Managing risk and reward isn't always a straightforward proposition.
Take the following situation: Up 40-love and early in the second set, do you try a tricky angled drop volley to close out the game against a crowd favourite? You do if you're Taiwanese pro Yen-Hsun Lu, in tough against Canada's Vasek Pospisil in the first round of the rain-delayed Rogers Cup.
The decision blew up in his face.
It needn't have – one missed opportunity doesn't always lead to disaster. But Pospisil showed it can.
Having already dropped the first set 6-4 – Lu was broken at love in the deciding game – the 31-year-old swiftly found himself at deuce in the second service game of the second frame.
It took Pospisil four break points to win the game, but win it he did when Lu double-faulted – his costliest error in a match full of them. Pospisil, a 25-year-old British Columbian, had some wobbly moments of his own, but he prevailed with relative ease, 6-4, 6-3.
After it was over, he basked in the highly partisan applause.
"[The crowd] gives me a lot of energy, and I can draw upon that energy when I need it in the game. I like to play on big courts when the crowd is behind me. It's true for Vancouver, but here it's even more special, for sure, with all the memories I have and the energy I feel from the crowd," he said.
Pospisil said he had "a couple of flashbacks" to the 2013 Rogers Cup in Montreal, site of several of the 25-year-old's notable career triumphs.
There are indeed similarities between this year's tournament and the event two years ago where Pospisil reached the semi-final of his home country's open (losing to countryman Milos Raonic).
As in 2013, he will now have to get through 6-foot-10 American serving machine John Isner, who needed three sets to beat Germany's Benjamin Becker. To take the comparisons to the eerie level, the 14th-seeded Isner is coming off a final appearance in the week leading up to the Rogers Cup – which he also did in 2013.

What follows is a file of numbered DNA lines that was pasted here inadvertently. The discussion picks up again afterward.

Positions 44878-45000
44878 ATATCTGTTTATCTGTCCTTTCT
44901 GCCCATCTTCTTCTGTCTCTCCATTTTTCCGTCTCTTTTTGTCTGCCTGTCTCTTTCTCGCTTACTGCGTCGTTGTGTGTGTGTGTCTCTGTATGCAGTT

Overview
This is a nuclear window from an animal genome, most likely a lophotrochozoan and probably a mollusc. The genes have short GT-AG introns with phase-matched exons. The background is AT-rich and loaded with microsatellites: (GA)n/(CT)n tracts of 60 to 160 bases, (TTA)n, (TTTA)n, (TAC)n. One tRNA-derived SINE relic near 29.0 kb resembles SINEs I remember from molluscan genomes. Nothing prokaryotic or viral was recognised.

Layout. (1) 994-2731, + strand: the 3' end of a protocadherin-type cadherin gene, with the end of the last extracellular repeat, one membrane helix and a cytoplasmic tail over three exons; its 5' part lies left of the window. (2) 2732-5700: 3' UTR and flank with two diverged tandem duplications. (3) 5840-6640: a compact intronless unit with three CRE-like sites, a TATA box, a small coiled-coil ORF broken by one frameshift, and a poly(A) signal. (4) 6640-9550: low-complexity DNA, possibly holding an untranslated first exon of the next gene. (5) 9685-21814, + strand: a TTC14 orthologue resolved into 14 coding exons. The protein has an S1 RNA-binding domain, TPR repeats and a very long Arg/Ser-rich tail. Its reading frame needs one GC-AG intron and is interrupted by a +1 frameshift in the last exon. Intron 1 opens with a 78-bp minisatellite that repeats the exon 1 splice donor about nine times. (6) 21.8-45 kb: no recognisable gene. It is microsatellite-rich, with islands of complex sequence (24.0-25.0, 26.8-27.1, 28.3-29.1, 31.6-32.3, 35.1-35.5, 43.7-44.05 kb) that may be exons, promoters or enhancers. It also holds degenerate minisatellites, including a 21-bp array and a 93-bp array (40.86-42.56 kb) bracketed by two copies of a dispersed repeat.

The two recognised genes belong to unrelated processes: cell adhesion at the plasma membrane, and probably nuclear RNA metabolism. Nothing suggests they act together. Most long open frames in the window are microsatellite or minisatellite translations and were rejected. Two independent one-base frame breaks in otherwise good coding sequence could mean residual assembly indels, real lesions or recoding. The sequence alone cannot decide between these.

The two men have split the four matches they've played on the ATP Tour – the Canadian won a tough three-setter in the first round two years ago – and Pospisil said each knows what to expect.
Canadian tennis fans will be buoyed by the knowledge the injured wrist that's been bothering Pospisil looked just fine. Afterward, he admitted he's also been suffering from a shoulder problem – "I had some issues with that, actually, in Washington and the couple days leading into today. I was pretty nervous about that," he said.
It didn't show. He cranked out seven aces – topping out at a meaty 220 kilometres an hour – although he only connected on 62 per cent of his first serves. He was broken just once.
Pospisil also hit a raft of huge forehands, and scurried around the court against Lu – who pushed him to three sets at a tournament two weeks ago in Atlanta.
Not bad for a guy who was so convinced the morning's torrential rain would scrub his noon-hour match that he went to an indoor club on Nun's Island, west of downtown Montreal, to hit a few balls.
He was as surprised as anyone when the clouds lifted and play began a couple of hours later than scheduled.
He also showed that calculated risks can pay off, hitting a looping topspin forehand that caught the line to win a second-set service game where he was under heavy pressure. Pospisil even hit a between-the-legs forehand late in the match.
It caught the net. The crowd on grandstand court loved it anyway.